There is no one cause for eating disorders. There are many psychological, biological, and sociocultural factors that can contribute to the development of eating disorders. In many ways, this makes prevention sound impossible. However, eating disorders are treatable with the proper care and there are many things people can do to help with both prevention efforts. I want to provide some simple ways with these 6 tips to help prevent your kids from developing eating disorders. 

1. Avoid labeling foods as good or bad 

Food judgments can fuel a lot of shame and disordered behaviors around food. Teaching kids that all food is okay and that it is important to have a good balance of foods to properly fuel is a more helpful approach. Try empowering kids to have balance, variety, and to recognize when they are full, rather than telling them they need to “eat healthy, “stop eating junk food” or commenting on them eating too much. 

2. Avoid using food as reward or punishment 

Food as a reward or punishment can also create a tumultuous relationship to food. It is wonderful to enjoy food and okay to feel rewarded from this, and using this in this way can lead to helpful messaging, associations, and maladaptive coping skills. This can also fuel judgments about food that I referred to above. 

3. Be aware of your own relationship to food and your body 

Children observe and learn a lot from watching their parents and peers. Be mindful of how you talk about dieting, food, weight, and your body. This can negatively impact the people around you even if you are not imposing these beliefs, judgments, and thoughts on them. 

4. Reinforce that Bodies are Meant to all be Different 

Societal messaging around good and bad bodies is pervasive. They come in all different ways, shapes, and forms and can create a lot of shame and body image dissatisfaction. Be mindful to not comment on others’ bodies. Educate your kids that we are all meant to come in all different shapes and sizes. Point out the ways that the media sends these negative messages out to the world and speak out against it. Encourage them to unfollow social media accounts that promote weight loss and unhelpful fat-phobic messaging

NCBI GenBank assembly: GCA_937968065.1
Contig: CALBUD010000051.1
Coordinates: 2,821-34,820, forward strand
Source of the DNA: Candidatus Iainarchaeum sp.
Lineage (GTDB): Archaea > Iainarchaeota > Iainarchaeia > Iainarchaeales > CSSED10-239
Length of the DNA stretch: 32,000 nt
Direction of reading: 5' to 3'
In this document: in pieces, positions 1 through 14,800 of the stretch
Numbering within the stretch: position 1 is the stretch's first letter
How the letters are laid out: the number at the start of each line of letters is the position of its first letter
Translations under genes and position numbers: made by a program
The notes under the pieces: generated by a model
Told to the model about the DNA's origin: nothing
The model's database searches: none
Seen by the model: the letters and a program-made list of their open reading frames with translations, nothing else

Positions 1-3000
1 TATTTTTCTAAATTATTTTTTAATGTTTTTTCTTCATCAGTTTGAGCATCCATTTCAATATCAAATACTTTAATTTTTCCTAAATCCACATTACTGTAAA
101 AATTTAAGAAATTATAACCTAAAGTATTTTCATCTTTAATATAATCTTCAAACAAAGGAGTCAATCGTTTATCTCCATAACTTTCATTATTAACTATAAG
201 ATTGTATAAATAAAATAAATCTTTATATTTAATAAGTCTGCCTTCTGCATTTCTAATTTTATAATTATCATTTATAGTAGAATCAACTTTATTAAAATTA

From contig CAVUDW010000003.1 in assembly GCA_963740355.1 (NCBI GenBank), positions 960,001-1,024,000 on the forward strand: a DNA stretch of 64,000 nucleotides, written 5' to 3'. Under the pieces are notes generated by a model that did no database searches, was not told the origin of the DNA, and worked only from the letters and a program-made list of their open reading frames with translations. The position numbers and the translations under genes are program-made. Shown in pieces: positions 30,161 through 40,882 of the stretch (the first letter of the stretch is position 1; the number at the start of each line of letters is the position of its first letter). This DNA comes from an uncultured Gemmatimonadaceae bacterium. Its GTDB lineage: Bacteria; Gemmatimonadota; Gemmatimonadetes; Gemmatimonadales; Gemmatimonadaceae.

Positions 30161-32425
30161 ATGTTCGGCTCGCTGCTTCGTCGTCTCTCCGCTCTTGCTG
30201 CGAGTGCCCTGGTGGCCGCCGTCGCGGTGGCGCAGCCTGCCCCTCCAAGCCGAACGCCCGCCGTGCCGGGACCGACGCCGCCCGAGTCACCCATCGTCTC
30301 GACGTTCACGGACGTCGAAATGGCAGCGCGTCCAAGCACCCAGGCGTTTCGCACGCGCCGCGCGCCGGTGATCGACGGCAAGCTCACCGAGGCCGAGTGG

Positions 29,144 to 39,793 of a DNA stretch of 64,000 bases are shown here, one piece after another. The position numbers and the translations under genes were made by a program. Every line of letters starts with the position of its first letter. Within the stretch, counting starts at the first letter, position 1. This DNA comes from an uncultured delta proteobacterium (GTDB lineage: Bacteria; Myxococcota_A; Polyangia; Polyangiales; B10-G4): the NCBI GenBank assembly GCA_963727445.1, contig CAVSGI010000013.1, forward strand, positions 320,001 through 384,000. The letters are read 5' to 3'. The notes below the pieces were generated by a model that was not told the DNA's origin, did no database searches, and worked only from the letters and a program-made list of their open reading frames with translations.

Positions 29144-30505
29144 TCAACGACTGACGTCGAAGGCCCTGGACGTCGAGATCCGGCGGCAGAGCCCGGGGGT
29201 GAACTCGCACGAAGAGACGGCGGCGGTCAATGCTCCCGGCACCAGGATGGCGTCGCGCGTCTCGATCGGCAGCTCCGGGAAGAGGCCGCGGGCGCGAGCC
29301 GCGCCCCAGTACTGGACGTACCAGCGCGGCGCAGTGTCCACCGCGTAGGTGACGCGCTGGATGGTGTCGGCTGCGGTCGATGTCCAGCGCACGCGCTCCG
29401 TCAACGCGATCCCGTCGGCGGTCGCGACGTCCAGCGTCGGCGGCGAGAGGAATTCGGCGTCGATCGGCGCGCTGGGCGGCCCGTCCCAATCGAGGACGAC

5. Create a safe space to talk about emotions 

Eating disorders are disorders of emotion. This means that the eating disorder you observe is the way that their underlying emotional distress is manifesting. Creating a space to be able to openly talk about emotions can go very far in helping to prevent emotional distress, and to recognize when more emotional support may be needed so they can get this support from a professional. 

6. Be aware and Recognize Signs of Disordered Eating and Body Image Distress 

There are many potential warning signs to look out for. A few of these warning signs may include: preoccupation with food and weight, over-exercising, skipping meals, limiting the variety of food groups, abnormal labs, changes in weight (up or down), hiding or sneaking food, emotional dysregulation, avoiding social events, and negative self-talk around the body. Each unique person is different, but staying aware and present can help with early intervention. Educate yourself on eating disorders. There are many resources out there that can give you a lot of information that can help you be supportive and part of the solution. 

The more people involved in overall prevention efforts the more we can work together to dismantle shame messaging and fat phobia causing us to feel inadequate. 

If you or someone you know is struggling with body image issues or seems to be engaging in any disordered eating it is definitely worth considering some extra support. Eating disorders can become very serious both emotionally and physically. There are many therapists and treatment centers well-equipped to help treat these issues. 

Article written by Dani Parmacek, LCPC, R-DMT, a licensed Chicago therapist who specializes in treating a variety of mental health disorders with evidence based treatments. To schedule an appointment with her or one of our other therapists, contact intake@cityscapecounseling.com

Similar Posts